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May 27, 2017
  1. DO/PhD Student
    I will be teaching Intro to Psych this fall for the first time. If anyone has any materials, power points, videos, activities, etc. they would like to send me I would greatly appreciate it! (PM for my email). It is a three hour class and I plan on mostly lecturing, with at least one activity per class.
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    Full Member
    5+ Year Member
    Dec 4, 2014
    1. Psychologist
      you didn't mention how large your class is, but here are a few things I utilized during my teaching of intro to a ~300 person class.

      With a really large class I tried to incorporate activities in the class as much as possible but sometimes was a challenge due to the space and number of students. One thing that worked reasonably well for me was either typing up outlines for them to take notes on, or when that became too much work, providing them with the powerpoint slides missing a good bit of information (e.g., I'd leave blanks in the slide ______ ...or list several bullet points with a note about what they should be listening for). That way I would make my ppts first, and then make a "student version" that was missing info. If you're going to do that though you need to establish it from the beginning of the semester and not partway through because you'll get a million angry emails. If you ever want to "flip the classroom" (to use a term from the book "Teaching Naked") you can provide outlines to assist those who are not good at organizing notes on their own to help with note-taking for that portion of the chapter, and spend much of the subsequent class period doing an activity.

      One activity my mostly freshman class really enjoyed was the opportunity to get an extra point on an assignment/exam if they could send me 3 memes, or you tube clip, podcast, etc (that was not obviously meant to be educational/lecture but more meant for pop culture/entertainment) that was 1) not inappropriate and 2) related to something we'd discussed in class up to that point. They had to write a paragraph (5-10 sentences) about how it related. I actually got a few great entries that I added to lectures the subsequent semester and students commented it got them thinking about how course content related to "real life." I also included links to various podcasts (several radiolabs, a few this american lifes, a hidden brain or two) they could listen to and write a response about for extra credit.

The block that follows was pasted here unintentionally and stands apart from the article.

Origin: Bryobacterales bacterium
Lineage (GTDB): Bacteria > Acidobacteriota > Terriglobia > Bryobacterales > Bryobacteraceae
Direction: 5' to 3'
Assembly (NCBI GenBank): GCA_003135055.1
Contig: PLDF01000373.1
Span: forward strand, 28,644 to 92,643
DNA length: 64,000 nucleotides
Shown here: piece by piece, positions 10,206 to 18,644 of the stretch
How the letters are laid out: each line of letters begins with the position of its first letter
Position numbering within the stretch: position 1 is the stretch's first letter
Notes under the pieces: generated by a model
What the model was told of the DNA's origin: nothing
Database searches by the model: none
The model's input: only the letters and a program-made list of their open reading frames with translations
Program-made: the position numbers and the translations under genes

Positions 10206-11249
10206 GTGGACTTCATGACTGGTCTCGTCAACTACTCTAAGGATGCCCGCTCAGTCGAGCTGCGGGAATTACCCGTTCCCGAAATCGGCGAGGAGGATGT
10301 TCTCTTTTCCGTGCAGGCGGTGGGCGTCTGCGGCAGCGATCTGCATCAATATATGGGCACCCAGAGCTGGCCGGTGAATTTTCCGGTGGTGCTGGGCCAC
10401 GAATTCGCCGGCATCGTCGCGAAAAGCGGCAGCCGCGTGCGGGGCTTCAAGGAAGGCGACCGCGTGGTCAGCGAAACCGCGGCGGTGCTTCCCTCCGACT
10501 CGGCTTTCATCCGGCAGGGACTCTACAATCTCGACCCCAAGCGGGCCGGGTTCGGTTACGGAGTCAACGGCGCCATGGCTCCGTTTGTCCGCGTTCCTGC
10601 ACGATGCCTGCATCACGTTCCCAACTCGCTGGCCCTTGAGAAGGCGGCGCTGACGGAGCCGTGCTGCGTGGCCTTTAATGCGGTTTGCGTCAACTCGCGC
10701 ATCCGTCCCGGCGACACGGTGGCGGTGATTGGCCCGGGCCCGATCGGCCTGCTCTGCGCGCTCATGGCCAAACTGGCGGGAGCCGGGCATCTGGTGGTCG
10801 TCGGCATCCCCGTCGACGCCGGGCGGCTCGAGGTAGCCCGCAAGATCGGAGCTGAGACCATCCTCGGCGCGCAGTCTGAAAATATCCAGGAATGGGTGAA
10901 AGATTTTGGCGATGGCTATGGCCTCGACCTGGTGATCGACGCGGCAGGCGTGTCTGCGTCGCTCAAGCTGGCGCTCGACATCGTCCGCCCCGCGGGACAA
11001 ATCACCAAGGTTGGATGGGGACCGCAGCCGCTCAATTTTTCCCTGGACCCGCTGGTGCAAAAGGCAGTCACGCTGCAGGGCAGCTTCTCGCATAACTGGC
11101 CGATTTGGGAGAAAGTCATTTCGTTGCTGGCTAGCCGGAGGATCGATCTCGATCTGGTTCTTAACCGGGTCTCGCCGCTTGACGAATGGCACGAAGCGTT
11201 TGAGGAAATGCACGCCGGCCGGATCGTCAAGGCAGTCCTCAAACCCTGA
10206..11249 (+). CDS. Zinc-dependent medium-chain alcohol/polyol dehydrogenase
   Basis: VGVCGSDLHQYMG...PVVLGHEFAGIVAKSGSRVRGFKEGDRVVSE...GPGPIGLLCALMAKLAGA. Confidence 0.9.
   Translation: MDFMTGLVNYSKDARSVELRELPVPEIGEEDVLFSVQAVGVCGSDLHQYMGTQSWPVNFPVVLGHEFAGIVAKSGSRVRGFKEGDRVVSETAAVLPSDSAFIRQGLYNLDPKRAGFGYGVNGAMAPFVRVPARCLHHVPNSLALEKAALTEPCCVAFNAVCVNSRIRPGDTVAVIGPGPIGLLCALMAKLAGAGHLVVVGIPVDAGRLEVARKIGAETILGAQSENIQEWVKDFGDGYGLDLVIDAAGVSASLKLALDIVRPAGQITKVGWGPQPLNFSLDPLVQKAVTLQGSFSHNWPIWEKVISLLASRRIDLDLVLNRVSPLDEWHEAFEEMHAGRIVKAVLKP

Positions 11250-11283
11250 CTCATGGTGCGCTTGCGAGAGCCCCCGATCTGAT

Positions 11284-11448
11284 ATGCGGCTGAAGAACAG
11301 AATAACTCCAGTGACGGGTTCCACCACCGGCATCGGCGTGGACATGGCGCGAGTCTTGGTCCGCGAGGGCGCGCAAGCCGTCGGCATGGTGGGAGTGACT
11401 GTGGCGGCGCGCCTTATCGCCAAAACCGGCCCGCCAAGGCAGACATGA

ASAP science (a youtube channel) has a few short, entertaining but educational videos about intro-related topics (e.g., sleep).

      I incorporated participation points via clickers that enabled the class to take online polls/answer quiz questions in the middle of class (problem with ppl bringing their friends' clickers for them, but was helpful to check for general understanding of material in the moment) and also brief writing exercises at some point in the class- less likely someone is going to take the time to write 2 of those to cover for a friend, and entertaining to read.

      Favorite activity in my class was during discussion on eyewitness memory, have a fellow grad student friend burst in in the middle of class, run through the classroom and do something ridiculous/silly and then take a poll related to their appearance/behavior to see how widely varying they are.

      Take advantage of the link @MamaPhD posted above- having a strong and detailed syllabus with explicit policies about various issues likely to come up is critical. I err on the side of long syllabus with the most relevant material highlighted or bolded. It felt really juvenile but I also gave a quiz on the syllabus (and how to write an appropriate vs. inappropriate email to your professor or TA) during my second and third semesters of teaching in an attempt to cut down on unnecessary emails.

      I hope you enjoy teaching intro as much as I did. It was an absolute blast, possibly the most fun thing I did during grad school, although it took way more time than I thought it would the first semester. Good luck!
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      Board Certified Neuropsychologist
      10+ Year Member
    • Feb 15, 2009
      1. Psychologist
        Cribbing off a pre-existing powerpoint can save some time, but I always taught much better when I built my lesson plans and presentations from scratch. Just so much easier to control the flow and message. And, if you teach the same subject again, it's ready to go, usually with just some minor tweaks here and there.


        Associate Professor
        Lifetime Donor
        7+ Year Member
      • Nov 22, 2013
        1. Psychologist
          Check with the textbook publisher. They often have instructor support materials, including pre-made powerpoints, which are easily downloadable. Some publishers even allow instructors to access materials for book they've not yet adopted. I suggest you register as an instructor and spend some time exploring the major publishing co's websites.

          edited to add: as others are saying, these "packaged" powerpoints are a place to start, however, your lecture will flow much better if you thoroughly edit/add your voice to the slides.
          Apr 11, 2012
          1. Psychologist
            I was about to say that too, that ALL of the textbooks pretty much come with powerpoints and test banks these days, plus an instructor manual for activities. You can, with an instructor account, often download resources from other textbooks....I usually find materials I like from a book I am NOT using and pull significantly from that source when creating my materials.
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